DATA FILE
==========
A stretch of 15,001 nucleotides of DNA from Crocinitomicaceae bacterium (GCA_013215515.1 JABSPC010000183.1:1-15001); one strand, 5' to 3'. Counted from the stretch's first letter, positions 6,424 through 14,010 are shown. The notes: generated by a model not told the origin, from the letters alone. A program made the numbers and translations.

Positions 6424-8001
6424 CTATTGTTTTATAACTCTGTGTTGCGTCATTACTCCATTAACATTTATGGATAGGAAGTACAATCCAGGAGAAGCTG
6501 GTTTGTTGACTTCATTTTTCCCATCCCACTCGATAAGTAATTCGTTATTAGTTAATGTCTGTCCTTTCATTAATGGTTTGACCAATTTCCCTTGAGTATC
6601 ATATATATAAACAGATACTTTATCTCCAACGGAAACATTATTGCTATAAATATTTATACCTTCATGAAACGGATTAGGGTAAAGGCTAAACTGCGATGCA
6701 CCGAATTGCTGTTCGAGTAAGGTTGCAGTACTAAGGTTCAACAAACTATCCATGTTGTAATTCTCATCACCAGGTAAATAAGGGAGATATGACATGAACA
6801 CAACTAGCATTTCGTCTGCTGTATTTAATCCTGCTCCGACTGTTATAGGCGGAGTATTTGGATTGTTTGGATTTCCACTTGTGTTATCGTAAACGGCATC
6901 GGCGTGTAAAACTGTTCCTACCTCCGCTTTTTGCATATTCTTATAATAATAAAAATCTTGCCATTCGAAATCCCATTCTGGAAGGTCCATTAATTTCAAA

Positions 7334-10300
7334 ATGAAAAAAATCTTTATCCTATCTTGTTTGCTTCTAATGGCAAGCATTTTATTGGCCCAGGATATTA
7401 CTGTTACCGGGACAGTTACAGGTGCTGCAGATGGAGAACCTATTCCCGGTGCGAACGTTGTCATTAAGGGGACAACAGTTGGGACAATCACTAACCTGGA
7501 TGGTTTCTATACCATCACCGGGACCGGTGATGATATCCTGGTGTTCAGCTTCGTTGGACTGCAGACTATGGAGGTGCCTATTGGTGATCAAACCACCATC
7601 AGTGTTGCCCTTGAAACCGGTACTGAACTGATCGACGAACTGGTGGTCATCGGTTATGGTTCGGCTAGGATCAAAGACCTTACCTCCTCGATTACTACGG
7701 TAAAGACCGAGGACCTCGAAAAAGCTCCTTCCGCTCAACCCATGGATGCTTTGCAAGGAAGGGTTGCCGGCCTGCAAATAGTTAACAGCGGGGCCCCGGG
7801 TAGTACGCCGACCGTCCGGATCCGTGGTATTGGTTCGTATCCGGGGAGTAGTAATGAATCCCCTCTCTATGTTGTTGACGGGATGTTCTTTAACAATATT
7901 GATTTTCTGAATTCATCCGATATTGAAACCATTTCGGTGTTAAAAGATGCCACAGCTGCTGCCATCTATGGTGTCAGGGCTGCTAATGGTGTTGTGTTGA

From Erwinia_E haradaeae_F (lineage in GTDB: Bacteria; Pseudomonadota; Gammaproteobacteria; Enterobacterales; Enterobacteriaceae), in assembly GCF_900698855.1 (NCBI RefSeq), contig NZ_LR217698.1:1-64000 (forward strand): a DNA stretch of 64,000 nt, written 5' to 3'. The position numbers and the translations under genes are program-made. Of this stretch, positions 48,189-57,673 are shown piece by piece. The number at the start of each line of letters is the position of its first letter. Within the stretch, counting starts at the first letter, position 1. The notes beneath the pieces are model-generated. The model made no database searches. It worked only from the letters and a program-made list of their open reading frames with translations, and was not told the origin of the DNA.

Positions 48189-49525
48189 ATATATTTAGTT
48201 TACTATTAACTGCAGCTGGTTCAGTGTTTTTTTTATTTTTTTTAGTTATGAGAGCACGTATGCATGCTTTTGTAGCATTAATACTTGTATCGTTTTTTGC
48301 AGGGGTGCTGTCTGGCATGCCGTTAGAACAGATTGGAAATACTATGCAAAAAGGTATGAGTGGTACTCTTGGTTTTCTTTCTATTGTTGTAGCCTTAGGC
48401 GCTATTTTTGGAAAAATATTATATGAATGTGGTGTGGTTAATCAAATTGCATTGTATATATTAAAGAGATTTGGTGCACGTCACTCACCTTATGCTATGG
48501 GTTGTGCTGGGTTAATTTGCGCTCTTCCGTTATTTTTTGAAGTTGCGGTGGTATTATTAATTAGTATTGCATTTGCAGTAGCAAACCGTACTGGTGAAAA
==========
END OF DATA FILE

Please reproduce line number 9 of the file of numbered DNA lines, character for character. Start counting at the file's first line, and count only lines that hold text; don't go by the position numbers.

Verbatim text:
Positions 7334-10300